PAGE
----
11.2 destoryed my 2nd partition

I had opensuse 11.0 on a system at home. Decided to install 11.2 since I had read that 11.2 can do upgrades from then forward.
Well I fiddled with the partitioning settings, made sure that it was configured exactly like it was before - /dev/sda1 is /; /dev/sda2 is swap, /dev/sda3 is /max.

I knew I would have to do a clean install, but thought it would not touch my other partition /max. I explicitly told it to NOT format /dev/sda3.

Well when it booted, it goes into maintenance mode - says my partition is hosed. fsck tells me that maybe my /dev/sda3 is a zero length partition.

Hallelujah that I turned off my external drive.

So,for sure I will NOT be installing 11.2 on my other two systems at work.

Now that my entire machine at home is a vegetable, think I might go take a look at Debian. This is not fun.
Thought Linux would be a bit better than Windows in this respect.

Lesson learned. If it ain’t broke, don’t try to fix it.


Well, went to reinstall again thinking maybe it was a bad install.
My /dev/sda3 is 1kb in size and the partition table is hosed.
Had to delete the partition table.

Thanks again,


Something like that should not happen with any Linux distro. I would check the harddrive for failures to make sure that it doesn’t have bad sectors. Also I would take a look at the partition table to see in which order partitions are written, allthough that shouldn’t matter … but who knows! Also check in the BIOS what mode it’s using (lba, large ?) and if it’s a SATA drive, whether it is handled as IDE or SCSI. If you have the choice between legacy and AHCI, take AHCI before installing (because it might mot be possible to switch back after, and AHCI is better).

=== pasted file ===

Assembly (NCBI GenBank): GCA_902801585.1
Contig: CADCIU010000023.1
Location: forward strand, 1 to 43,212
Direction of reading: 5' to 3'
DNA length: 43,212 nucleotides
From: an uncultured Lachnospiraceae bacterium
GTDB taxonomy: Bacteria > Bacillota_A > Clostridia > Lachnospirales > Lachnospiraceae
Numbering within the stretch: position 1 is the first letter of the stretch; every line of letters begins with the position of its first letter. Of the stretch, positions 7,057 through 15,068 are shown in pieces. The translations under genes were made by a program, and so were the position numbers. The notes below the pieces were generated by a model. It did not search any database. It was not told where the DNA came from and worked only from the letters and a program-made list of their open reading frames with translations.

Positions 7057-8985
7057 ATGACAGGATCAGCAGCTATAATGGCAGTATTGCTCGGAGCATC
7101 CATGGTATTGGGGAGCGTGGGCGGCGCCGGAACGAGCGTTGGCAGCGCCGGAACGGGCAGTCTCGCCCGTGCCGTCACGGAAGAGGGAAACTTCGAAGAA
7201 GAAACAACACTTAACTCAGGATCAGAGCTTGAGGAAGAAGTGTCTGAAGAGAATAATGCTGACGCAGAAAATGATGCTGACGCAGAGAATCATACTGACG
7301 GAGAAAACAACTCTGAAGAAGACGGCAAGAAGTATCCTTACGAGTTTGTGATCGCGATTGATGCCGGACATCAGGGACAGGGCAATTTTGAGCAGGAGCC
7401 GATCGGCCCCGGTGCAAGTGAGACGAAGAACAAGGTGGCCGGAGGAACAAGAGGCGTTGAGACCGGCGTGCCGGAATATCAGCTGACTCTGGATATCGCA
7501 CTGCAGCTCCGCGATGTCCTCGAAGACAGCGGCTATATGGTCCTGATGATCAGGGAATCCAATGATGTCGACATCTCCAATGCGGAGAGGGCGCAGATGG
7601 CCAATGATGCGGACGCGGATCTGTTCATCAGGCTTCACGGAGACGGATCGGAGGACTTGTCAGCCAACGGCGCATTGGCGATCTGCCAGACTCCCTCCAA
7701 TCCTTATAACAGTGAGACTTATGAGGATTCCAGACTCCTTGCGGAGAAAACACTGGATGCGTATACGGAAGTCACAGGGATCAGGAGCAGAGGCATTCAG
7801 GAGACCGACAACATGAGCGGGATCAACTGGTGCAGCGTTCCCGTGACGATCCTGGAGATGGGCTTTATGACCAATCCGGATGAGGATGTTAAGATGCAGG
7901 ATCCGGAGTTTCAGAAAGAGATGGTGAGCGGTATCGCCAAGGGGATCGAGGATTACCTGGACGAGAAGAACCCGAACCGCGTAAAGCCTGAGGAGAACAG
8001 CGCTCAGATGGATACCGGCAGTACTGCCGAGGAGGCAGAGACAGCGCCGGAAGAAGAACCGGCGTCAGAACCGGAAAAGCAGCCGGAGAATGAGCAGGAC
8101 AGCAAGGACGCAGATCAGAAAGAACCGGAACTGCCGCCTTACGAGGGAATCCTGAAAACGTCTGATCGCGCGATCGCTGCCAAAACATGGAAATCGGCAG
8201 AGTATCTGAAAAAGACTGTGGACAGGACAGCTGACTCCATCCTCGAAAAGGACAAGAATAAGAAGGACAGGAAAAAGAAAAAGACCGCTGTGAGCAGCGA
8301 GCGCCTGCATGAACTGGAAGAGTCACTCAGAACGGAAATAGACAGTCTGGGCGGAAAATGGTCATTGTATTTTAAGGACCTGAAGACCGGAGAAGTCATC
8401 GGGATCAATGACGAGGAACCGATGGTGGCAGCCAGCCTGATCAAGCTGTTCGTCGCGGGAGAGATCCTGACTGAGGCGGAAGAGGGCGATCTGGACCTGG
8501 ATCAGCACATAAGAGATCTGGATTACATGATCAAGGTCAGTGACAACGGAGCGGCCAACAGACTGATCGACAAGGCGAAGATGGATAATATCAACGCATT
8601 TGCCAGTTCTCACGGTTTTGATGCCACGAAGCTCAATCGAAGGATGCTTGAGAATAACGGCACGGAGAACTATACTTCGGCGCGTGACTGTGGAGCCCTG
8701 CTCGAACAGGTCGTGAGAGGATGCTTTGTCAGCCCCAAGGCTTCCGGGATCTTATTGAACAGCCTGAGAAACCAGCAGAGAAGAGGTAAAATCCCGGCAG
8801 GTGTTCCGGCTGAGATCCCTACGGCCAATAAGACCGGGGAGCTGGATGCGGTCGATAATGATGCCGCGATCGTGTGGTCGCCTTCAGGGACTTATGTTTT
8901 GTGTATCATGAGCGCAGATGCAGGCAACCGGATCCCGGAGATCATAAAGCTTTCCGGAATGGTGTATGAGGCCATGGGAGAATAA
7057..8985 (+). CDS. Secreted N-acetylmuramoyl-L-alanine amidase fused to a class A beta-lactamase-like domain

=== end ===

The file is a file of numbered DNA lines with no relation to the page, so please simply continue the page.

If you have nothing to lose anymore, try to install Fedora on that harddrive. I haven’t install the latest release yet. But the Fedora 11 automatically ran palimpsest, a harddrive diagnostics tools during setup. If your harddrive is not OK, it will tell you and refuse to install. I would assume that Fedora 12 would do that too.

Do NOT format sda3 ! An error in the partition table doesn’t mean a data loss at this point. Maybe the lenght of the partition is just gone and the system think it has zero size.

If you have two harddisks, have a look on the issue I described in that other thread:
OpenSUSE Install Wiped Out Other Linux Installs - openSUSE Forums

And yes, Linux is better than Windows by all means!

Testdisk is also supposed to be good for partition / data recovery. You’d be able to find liveCDs for it…

Tried a few times to recover the partition.
Got tired and installed Debian 5.0 on this system and am restoring g my data. Debian also couldn’t access that partition.

BTW, the wiped partition was an extended one, so the disk is not bad. Debian is now using the entire disk.

At work, will continue to use 11.1 openSuSe.
Too painful to risk upgrading.

Thanks all,


This is not a finger pointing post, so please do not take it that way.

The other day, I helped a friend install Windows 7 Ultimate on his PC. He was running Windows XP. We did a full backup of his PC using Acronis True Image, so he could do a full disk restore if needed. We also just backed up his data, so that he could import it into Windows 7 when we got finished.